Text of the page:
NewsCovering Kentucky


Hardin County dad says unemployment system is failing Kentuckians

Posted at 3:18 PM, Sep 15, 2020
and last updated 2020-09-15 18:11:54-04

HARDIN COUNTY, Ky (LEX 18) — It has been nearly two months since a Hardin County man filed for unemployment in Kentucky, and he has yet to receive his first check or confirmation he will receive unemployment benefits.

A recent widower and a father of four, James Miller said it already has been a challenging year. But he's been doing everything he can to keep life "normal" for his family.

"From what I've been told my entire life, three months' worth of savings is your safety net," Miller said. "It's what you're supposed to have."

He added that unemployment benefits add to that safety net now that the pandemic has run well over the budgeted three months of savings.

Miller worked in the restaurant management business for 30 years, but his day-to-day routine looks much different since filing for unemployment in July.

"I spend the first part of my morning working on unemployment," he said. "I spend the next half of my afternoon looking for work. And it's an everyday process that I try to call the unemployment office."

Miller calls two separate numbers to inquire about his benefits. Each time, he said, he gets put in a queue.

"I've not gotten one call back from the queue since July," he said.

Miller said he also placed calls to the offices of local government officials, which allowed him to be added to a "critical" list. But the placement still did not translate into results.

"I've sent multiple, multiple emails. You never get a response," he said. "On the off day that you can get ahold of somebody in-person on the (unemployment insurance) hotline, it's usually a tier-two person, and they can't do anything except say, 'We're going to send this on to tier three, and I'll get back with you.' And that's sort of where you're left out -- you're just left in limbo forever."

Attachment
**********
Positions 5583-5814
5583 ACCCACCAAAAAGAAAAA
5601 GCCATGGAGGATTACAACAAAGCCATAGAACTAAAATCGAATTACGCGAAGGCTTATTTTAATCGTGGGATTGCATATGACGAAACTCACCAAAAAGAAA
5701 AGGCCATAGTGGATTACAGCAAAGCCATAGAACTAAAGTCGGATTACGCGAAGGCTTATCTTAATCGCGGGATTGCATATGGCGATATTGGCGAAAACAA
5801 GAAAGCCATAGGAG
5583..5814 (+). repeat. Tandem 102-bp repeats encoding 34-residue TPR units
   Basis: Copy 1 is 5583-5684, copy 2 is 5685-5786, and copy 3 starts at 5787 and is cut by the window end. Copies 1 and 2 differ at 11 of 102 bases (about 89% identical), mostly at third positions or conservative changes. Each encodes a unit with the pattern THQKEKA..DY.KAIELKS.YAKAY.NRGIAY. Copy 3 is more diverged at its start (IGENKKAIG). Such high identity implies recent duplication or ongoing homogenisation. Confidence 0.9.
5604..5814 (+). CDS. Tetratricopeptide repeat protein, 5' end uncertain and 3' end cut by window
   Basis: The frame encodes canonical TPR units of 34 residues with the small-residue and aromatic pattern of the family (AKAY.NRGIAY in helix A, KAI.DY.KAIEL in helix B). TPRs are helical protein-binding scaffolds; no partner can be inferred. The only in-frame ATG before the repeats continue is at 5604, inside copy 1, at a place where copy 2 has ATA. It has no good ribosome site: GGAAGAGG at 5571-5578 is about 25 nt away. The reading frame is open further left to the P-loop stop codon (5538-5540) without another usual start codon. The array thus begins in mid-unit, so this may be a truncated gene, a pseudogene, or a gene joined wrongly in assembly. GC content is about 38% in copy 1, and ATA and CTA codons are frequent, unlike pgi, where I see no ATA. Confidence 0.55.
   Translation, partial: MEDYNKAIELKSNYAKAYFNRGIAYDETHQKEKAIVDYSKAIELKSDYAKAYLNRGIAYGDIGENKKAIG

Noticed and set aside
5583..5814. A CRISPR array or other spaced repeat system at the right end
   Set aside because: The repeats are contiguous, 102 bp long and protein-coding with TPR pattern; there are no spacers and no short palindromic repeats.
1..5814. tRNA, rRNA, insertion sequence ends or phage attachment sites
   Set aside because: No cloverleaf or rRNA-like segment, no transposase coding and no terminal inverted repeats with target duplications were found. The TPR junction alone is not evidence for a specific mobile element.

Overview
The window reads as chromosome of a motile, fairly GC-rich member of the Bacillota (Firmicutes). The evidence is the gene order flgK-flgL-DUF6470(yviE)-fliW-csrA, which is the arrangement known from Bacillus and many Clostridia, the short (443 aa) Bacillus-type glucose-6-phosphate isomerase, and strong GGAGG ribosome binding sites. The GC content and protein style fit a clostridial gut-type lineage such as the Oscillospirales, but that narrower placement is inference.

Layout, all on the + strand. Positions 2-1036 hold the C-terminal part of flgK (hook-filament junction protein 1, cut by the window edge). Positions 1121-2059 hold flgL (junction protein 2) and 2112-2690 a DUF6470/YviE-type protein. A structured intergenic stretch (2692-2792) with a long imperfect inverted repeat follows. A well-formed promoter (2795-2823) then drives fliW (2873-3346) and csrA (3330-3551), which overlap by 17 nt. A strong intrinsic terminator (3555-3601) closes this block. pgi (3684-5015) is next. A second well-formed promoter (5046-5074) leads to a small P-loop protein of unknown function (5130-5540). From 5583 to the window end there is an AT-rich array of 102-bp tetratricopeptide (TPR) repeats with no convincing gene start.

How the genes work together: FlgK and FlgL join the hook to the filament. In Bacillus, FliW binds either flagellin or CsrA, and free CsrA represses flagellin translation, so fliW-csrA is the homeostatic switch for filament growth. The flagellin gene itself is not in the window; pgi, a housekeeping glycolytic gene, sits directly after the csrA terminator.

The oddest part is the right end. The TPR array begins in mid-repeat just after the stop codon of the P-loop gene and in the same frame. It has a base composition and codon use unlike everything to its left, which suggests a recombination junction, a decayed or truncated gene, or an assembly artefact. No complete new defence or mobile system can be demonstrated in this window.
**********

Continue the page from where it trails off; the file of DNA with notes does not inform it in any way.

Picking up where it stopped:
After battling the system for nearly two months, and knowing others have been struggling to get answers for far longer, Miller said he is shocked the state has not made a change.

"It's just not right. They need to fix the system," he said. "This is the frustrating part, to me, is that this all happened in March. The state of Kentucky has known about this since March that the unemployment system is critically outdated. Six months later, why haven't they did anything to replace that system?"

Kentucky has hired accounting firm Ernst & Young to assist with the hundreds of thousands of unemployment claims, but Kentuckians continue to tell LEX 18 not much has changed since they were hired.

"I understand the unemployment workers are working their hardest, but they're overwhelmed too," Miller said. "But, at some point in time, something's got to give. And to be honest with you, I'm not in as worse shape as a lot of people out there."

As he continues to fall behind on payments and his credit score continues to drop, Miller said he is in jeopardy of losing everything he has worked so hard for.

"And it shouldn't be that way," he said. "(The unemployment system) was supposed to be our safety net. And our safety net's just got holes and holes and holes, and it doesn't seem like the state of Kentucky is doing anything to patch any of those holes."

And for the sake of all Kentuckians, Miller said the fix needs to come sooner rather than later.

"Normal things that I supply for my children are suffering right now, you know, school clothes," he said. "Stuff like that that you don't think about," Miller said. "I need to pay insurance on my car I need -- I don't know, bills just stack up. They stack up and they stack up."